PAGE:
By Tad Simons
When someone’s house is on fire, or a loved one is having a heart attack, residents who call 911 expect firefighters and other first responders to arrive within five minutes, no matter what. Citizens don’t care how help arrives, only that it does arrive—as fast as possible.
In most Minnesota municipalities, the people responding to emergency fire-and-rescue calls aren’t full-time firefighters, however; they are trained volunteers. When their pagers go off, these volunteers drop whatever they are doing—church, soccer game, birthday party, Costco run—and rush to the scene as quickly as they can, usually stopping at the fire station to put on their gear and hop on the truck.
Volunteer firefighters in all but the largest Minnesota cities have been serving their communities this way for more than 100 years. But as cities grow, call volumes rise, budgets shrink, demographics shift, and volunteers age, many municipalities that can’t afford full-time personnel are looking for other ways to meet the demands of modern firefighting.
“The days of the volunteer firefighting model are numbered,” says Nyle Zikmund, executive director of the Minnesota Fire Chiefs Association. “The job has gotten significantly more complex, and various economic and cultural trends— two-income households, long commutes, loss of manufacturing jobs, people moving—have made it difficult to recruit new volunteers. It’s not just a Minnesota problem, it’s a national problem.”
Enter the duty crew model
One increasingly popular solution is the so-called “duty crew” model, in which paid volunteers work assigned shifts rather than remain on-call all the time. In a typical duty crew arrangement, firefighters sign up for specific four- or eight-hour shifts, and work in “crews” of two or three. When a crew is on duty, it is their responsibility to respond to all minor incidents and many medical situations, relying on backup only when necessary.
There are many advantages to having duty crews for your city fire department. For one thing, it provides full-time coverage at a fraction of the cost of full-time firefighters. It also allows volunteers to work according to a predictable schedule, and can be adapted to meet a community’s specific emergency response needs.
Duty crews are more expensive than an all-volunteer force, but considerably less expensive than full-time firefighters.
Faster response times
Inver Grove Heights, a suburb with 35,000 residents, converted to a 24/7, three-person duty crew in January of 2016. A number of factors led to the decision to change, says Fire Chief Judy Thill, including the need for faster and more consistent response to emergencies.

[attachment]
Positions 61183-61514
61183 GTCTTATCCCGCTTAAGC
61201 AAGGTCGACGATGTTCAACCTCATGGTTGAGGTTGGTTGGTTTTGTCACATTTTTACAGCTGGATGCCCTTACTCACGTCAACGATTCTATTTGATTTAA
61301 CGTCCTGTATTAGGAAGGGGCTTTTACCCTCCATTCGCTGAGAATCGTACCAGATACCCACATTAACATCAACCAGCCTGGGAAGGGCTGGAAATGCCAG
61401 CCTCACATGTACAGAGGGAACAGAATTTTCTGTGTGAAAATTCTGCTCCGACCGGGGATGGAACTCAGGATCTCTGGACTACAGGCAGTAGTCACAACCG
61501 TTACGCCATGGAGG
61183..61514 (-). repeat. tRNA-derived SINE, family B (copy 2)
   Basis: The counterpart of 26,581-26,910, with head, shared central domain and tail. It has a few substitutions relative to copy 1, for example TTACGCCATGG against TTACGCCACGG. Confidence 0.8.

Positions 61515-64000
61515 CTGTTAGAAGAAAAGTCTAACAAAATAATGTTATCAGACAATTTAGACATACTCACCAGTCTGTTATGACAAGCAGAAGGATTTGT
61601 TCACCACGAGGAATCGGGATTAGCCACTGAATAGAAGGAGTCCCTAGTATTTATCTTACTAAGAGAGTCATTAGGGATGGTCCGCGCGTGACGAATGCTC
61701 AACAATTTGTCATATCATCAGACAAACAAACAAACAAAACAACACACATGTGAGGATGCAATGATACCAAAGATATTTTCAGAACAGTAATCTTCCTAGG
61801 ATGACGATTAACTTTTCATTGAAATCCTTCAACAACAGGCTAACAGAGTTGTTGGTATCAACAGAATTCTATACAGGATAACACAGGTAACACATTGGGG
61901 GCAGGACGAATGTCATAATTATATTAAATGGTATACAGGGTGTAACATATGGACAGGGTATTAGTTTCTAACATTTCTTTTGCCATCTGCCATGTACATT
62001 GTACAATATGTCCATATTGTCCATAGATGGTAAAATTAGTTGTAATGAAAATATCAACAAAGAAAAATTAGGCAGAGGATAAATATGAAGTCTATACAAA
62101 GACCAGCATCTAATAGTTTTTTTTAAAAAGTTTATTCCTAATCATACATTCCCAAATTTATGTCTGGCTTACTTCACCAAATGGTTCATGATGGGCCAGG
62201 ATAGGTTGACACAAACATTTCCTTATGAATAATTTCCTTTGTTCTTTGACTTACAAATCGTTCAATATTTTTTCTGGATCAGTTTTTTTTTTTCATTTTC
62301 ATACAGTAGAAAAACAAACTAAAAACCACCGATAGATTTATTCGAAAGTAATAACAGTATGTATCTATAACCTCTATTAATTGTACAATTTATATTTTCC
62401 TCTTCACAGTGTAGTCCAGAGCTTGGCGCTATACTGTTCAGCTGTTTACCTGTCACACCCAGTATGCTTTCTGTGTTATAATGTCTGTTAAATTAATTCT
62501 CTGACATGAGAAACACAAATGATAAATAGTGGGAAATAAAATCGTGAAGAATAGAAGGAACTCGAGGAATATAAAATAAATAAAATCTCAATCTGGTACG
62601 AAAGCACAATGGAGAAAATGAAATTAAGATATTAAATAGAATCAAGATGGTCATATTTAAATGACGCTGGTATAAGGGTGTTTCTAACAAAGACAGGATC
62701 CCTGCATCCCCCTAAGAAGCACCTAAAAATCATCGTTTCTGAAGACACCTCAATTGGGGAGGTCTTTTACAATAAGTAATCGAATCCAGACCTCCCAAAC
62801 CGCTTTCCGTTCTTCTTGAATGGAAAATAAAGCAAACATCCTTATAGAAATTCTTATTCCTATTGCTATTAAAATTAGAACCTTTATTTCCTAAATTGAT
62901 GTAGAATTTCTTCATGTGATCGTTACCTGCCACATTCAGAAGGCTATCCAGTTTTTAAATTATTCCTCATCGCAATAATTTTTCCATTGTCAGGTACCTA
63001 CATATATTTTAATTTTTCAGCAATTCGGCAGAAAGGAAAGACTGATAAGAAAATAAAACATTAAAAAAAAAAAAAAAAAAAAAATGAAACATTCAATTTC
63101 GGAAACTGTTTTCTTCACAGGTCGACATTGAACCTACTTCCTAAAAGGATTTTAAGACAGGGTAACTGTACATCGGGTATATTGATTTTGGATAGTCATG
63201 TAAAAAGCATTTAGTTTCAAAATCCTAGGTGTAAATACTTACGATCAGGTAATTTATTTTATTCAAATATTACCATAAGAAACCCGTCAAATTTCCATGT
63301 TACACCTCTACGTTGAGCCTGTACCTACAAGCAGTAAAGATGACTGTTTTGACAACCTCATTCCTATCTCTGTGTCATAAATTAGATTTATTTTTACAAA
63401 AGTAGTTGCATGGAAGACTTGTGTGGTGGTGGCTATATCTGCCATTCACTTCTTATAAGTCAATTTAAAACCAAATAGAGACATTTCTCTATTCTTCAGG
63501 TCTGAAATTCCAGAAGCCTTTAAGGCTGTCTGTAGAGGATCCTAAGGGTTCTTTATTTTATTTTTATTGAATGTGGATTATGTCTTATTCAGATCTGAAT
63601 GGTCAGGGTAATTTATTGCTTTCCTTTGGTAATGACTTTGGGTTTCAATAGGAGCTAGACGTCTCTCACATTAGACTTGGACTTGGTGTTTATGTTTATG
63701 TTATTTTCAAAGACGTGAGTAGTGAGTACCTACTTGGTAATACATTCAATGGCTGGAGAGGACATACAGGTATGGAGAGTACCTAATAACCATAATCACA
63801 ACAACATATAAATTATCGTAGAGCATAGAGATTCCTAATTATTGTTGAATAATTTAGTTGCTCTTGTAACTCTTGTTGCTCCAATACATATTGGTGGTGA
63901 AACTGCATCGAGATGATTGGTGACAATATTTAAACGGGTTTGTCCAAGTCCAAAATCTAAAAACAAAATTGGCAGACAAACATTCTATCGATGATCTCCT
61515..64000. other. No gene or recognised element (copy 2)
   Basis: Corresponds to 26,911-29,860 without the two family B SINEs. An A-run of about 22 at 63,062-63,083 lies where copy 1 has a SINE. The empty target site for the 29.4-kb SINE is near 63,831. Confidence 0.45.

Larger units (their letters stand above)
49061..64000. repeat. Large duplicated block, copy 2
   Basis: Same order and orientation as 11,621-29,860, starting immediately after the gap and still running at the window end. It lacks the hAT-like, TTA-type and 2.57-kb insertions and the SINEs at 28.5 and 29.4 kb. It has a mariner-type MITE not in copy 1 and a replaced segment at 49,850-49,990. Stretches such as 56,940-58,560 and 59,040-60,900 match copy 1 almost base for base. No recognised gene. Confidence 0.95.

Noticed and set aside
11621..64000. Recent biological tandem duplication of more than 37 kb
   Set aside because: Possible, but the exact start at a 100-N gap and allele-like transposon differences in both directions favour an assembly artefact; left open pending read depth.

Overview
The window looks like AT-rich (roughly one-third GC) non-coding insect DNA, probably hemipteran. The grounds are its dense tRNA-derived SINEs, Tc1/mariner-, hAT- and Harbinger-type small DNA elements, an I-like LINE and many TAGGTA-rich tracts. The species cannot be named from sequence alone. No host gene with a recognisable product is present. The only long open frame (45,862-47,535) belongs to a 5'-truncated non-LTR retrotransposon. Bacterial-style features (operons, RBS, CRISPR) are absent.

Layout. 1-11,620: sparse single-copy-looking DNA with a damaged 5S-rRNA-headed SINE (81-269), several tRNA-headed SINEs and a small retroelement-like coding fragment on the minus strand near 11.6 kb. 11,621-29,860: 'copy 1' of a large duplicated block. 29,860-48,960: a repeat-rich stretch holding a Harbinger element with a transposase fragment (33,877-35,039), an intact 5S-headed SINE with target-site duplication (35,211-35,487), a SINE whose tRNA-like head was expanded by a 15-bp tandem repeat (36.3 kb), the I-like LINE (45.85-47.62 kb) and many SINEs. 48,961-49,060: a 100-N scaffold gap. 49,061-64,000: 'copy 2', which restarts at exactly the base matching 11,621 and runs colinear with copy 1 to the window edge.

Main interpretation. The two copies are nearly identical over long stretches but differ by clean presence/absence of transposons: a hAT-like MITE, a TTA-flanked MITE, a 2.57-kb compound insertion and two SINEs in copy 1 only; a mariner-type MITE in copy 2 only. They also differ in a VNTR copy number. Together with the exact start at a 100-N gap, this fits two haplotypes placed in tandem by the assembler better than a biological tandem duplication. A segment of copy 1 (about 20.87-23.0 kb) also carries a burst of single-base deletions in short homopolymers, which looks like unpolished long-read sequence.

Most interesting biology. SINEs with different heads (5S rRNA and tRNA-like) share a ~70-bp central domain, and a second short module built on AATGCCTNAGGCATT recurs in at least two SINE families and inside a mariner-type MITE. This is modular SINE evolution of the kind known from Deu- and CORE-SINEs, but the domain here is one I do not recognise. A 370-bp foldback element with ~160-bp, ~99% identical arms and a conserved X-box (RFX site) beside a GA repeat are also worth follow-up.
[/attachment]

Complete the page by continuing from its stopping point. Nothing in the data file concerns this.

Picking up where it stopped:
“In 2015, we had about 1,300 calls, and our response time over the years had been averaging between seven-and-a-half and eight minutes,” says Thill. “Now we’re able to shave off well over two minutes.”
Thill says she pushed for duty crews to be proactive. “Besides considering a possible future volunteer shortage, we were also looking at staffing needs for a third station,” she explains. “Using the traditional response model, we would have had to hire 10 additional firefighters for the new station. The duty crew model eliminated the need to add that many more personnel.”
Duty crews enable her department to provide consistent, reliable service to the community, she says, and save the city about $1 million a year versus hiring full-time for the same number of personnel to work around the clock. Thill is one of five full-time employees in her department; the fire-and-rescue duties are handled by a network of 65 volunteers who are paid $13 an hour and are required to work a minimum of 24 hours a month on duty crew shifts, in addition to weekly training and call-backs for larger calls.
A stop-gap solution
Duty crews are not a permanent solution, Thill admits. “Duty crews will allow us to put off the need to hire full-time firefighters for a number of years,” she says. “It’s a band-aid. How long the band-aid will continue to stay on is the question.”
Tim O’Neill, fire chief for the City of Roseville (population 35,000), agrees that duty crews are effective—until they’re not. “I see duty crews as a stop-gap solution,” he says. “Duty crews worked well for us for a while. But then the world got busy, people got busy, call volumes rose, and we couldn’t keep up.”
The Roseville Fire Department responds to an average of 5,000 calls per year, or about 14 a day. It’s been running part-time duty crews since the 1970s, and went to 24/7 coverage in 2001, but started transitioning to a full-time force two years ago.